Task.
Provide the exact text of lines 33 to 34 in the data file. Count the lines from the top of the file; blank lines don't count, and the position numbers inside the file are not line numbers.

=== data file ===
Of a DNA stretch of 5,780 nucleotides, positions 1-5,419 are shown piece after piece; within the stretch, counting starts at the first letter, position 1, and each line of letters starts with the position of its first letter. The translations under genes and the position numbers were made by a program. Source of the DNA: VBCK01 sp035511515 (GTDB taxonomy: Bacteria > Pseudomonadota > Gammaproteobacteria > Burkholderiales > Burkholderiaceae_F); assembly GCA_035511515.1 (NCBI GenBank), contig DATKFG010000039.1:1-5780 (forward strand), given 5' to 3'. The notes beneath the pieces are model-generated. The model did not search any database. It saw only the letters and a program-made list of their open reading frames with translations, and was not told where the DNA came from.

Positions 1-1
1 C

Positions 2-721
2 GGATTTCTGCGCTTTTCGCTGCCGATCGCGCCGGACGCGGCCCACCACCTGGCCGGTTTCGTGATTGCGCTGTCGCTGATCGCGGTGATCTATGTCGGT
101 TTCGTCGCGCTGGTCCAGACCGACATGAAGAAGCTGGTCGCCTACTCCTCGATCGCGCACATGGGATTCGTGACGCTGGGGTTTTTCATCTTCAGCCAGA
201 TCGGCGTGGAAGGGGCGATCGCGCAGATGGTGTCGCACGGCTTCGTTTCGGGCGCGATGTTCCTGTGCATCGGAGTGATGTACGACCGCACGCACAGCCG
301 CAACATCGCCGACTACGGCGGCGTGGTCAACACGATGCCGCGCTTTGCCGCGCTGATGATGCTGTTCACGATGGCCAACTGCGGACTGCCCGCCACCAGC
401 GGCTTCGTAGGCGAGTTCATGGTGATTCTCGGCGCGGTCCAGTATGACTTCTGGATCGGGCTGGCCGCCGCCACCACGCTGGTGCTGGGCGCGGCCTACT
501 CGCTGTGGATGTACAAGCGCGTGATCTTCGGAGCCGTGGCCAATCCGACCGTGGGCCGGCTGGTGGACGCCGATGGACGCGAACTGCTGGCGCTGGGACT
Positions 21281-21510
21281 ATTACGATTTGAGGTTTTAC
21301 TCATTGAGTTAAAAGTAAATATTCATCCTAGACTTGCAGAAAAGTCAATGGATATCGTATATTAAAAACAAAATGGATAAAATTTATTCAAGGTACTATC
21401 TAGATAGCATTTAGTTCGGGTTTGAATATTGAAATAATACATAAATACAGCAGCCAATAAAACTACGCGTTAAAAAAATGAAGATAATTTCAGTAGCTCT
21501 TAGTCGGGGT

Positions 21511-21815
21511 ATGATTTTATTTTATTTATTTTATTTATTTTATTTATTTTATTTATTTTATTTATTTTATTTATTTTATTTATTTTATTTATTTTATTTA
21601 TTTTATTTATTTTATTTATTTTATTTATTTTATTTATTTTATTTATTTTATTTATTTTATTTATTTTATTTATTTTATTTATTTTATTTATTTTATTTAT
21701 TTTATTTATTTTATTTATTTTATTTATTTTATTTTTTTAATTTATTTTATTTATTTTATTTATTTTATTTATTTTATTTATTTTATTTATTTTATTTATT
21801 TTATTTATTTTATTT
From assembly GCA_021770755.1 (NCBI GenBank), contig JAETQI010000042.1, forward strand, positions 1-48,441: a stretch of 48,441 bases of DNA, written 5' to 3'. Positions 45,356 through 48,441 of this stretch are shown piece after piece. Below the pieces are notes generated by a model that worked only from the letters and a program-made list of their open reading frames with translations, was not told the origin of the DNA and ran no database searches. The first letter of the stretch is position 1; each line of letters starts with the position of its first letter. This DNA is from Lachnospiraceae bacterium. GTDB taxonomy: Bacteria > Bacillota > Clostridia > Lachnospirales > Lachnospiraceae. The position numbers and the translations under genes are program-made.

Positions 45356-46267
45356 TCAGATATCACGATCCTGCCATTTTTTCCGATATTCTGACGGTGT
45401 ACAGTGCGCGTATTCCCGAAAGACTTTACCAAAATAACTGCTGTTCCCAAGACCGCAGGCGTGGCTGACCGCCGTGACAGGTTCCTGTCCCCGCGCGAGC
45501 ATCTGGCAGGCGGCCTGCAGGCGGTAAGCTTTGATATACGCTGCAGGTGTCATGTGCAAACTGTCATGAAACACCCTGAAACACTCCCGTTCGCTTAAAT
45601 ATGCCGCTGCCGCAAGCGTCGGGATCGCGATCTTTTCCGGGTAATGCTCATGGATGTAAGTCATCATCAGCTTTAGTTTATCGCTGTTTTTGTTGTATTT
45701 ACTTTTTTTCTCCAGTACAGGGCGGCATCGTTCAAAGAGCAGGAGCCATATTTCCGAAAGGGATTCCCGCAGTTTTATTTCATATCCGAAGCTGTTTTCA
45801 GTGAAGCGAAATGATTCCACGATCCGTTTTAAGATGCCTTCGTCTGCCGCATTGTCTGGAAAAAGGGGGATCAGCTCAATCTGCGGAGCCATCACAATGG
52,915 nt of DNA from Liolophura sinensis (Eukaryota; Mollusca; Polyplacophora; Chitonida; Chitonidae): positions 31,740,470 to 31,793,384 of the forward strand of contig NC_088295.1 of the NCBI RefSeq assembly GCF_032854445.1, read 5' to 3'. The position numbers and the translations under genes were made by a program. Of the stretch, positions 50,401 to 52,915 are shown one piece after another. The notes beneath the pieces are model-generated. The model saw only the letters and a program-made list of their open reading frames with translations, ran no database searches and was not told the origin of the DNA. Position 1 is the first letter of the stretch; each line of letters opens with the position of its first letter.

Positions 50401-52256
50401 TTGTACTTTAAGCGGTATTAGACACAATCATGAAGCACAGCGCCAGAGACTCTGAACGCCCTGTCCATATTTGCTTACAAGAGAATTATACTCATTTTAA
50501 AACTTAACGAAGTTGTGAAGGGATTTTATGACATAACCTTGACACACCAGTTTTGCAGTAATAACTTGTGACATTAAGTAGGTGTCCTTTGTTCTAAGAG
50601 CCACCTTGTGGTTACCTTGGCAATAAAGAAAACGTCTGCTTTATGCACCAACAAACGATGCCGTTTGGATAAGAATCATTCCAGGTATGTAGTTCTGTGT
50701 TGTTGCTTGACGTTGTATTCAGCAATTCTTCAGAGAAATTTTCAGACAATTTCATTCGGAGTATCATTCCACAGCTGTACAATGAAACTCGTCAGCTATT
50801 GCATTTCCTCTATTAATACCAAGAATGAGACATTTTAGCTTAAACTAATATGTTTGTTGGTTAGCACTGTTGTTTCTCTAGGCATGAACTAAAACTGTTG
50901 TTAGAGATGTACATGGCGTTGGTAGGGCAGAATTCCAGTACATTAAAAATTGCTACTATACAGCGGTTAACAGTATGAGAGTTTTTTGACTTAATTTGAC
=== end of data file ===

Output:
50601 CCACCTTGTGGTTACCTTGGCAATAAAGAAAACGTCTGCTTTATGCACCAACAAACGATGCCGTTTGGATAAGAATCATTCCAGGTATGTAGTTCTGTGT
50701 TGTTGCTTGACGTTGTATTCAGCAATTCTTCAGAGAAATTTTCAGACAATTTCATTCGGAGTATCATTCCACAGCTGTACAATGAAACTCGTCAGCTATT